Dr. Hsiang’s research is in the evaluation of surveillance and response strategies for malaria elimination. Specifically, she is interested in helping national malaria programs find and treat patients who are without symptoms, but are infected and serve as reservoirs for persistent transmission. She currently has field sites in Swaziland, Namibia, Thailand, and Indonesia. She is the Deputy Lead of Operational Research for the UCSF Global Health Group’s Malaria Elimination Initiative, and is a member of the Malaria Elimination Group (MEG). She is funded by grants from the Horchow Family Fund for Endowed Scholars in Pediatrics at UT Southwestern, National Institutes of Health, Burroughs Wellcome Fund/American Society of Tropical Medicine and Hygiene, the Bill and Melinda Gates Foundation, and the Novartis Foundation for Sustainable Development.

    She joined the faculty at UT Southwestern in August 2014 and splits her time between clinical care, malaria research, and teaching and mentoring trainees. In September 2014, Dr. Hsiang was appointed Assistant Adjunct Professor at UT School of Public Health.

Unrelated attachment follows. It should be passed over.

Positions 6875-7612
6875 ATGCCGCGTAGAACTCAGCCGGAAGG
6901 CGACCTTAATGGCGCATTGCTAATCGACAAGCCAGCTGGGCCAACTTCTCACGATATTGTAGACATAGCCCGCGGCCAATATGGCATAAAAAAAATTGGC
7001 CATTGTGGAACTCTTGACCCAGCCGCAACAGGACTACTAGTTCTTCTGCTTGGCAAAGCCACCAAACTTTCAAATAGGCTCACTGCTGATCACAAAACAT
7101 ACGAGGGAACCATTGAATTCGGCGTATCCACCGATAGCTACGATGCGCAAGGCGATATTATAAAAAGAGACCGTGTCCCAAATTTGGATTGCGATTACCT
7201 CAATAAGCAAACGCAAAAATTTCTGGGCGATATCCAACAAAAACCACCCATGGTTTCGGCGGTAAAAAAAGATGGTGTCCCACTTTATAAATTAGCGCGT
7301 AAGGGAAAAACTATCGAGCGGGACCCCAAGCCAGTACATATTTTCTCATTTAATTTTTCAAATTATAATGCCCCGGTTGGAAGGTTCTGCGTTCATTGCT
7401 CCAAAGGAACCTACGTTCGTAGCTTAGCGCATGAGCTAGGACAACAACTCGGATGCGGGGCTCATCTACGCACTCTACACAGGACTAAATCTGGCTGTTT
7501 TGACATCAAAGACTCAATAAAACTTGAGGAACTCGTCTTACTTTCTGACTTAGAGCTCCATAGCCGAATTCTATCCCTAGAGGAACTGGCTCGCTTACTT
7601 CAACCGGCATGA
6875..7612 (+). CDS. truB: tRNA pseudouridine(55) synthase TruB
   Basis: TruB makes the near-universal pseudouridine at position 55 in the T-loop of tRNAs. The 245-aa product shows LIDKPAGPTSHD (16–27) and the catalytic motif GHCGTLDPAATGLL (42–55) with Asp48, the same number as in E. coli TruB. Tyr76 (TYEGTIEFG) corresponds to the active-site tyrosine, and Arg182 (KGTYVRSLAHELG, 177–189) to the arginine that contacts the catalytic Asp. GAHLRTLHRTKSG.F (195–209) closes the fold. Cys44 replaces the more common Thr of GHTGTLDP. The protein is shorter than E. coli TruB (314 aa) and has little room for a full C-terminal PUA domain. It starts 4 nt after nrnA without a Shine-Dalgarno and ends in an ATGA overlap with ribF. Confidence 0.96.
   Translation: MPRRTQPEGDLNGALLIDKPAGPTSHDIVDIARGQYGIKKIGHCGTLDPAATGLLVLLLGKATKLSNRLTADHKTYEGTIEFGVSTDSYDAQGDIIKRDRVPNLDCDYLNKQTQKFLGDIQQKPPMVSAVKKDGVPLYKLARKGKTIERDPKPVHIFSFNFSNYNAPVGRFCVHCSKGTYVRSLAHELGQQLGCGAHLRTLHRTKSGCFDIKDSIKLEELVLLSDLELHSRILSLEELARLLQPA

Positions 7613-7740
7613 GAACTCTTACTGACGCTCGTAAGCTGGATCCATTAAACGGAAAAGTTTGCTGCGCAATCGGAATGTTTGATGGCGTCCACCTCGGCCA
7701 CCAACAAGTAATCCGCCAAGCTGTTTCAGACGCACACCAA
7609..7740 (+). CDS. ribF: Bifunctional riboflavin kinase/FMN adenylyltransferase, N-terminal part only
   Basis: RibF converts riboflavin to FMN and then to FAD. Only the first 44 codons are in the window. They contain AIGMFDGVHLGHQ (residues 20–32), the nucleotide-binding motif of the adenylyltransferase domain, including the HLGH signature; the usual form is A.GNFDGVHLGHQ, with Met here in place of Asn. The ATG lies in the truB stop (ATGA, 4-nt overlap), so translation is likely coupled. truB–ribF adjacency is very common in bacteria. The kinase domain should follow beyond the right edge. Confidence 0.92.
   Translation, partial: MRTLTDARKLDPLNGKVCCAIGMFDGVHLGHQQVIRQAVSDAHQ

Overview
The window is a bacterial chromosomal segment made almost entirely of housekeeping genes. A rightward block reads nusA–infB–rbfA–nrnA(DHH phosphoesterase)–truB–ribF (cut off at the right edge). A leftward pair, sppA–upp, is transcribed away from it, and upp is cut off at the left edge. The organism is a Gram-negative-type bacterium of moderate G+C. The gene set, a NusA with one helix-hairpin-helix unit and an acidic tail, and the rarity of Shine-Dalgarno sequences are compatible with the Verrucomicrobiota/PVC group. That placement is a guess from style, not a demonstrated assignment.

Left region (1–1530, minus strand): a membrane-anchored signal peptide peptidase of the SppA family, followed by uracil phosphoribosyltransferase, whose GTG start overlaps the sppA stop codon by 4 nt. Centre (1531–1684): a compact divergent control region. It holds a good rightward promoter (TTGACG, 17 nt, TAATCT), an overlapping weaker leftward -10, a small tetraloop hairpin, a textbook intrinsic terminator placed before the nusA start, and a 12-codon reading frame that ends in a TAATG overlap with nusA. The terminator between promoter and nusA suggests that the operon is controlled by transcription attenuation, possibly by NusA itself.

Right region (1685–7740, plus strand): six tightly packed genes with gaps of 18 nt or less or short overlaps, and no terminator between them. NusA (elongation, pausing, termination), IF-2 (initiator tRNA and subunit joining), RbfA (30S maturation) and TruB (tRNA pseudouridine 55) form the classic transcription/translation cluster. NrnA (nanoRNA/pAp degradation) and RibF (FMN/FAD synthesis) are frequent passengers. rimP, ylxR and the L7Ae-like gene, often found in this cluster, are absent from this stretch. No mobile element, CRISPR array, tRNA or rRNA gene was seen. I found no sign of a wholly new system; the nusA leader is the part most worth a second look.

• Ugis Gruntmanis, M.D.
    Dr. Gruntmanis is the Associate Program Director for the Internal Medicine Residency Program and Associate Professor in the Department of Internal Medicine at UT Southwestern Medical Center.

    He received his MD at the Medical Academy of Latvia (1992) and completed a residency in intensive care also at the Medical Academy of Latvia (1994). He completed an internship in Internal Medicine at Yale University School of Medicine (1997), residency in Internal Medicine at University of Rochester School of Medicine and Dentistry (1999), and fellowship in Endocrinology & Metabolism at UCLA School of Medicine (2001).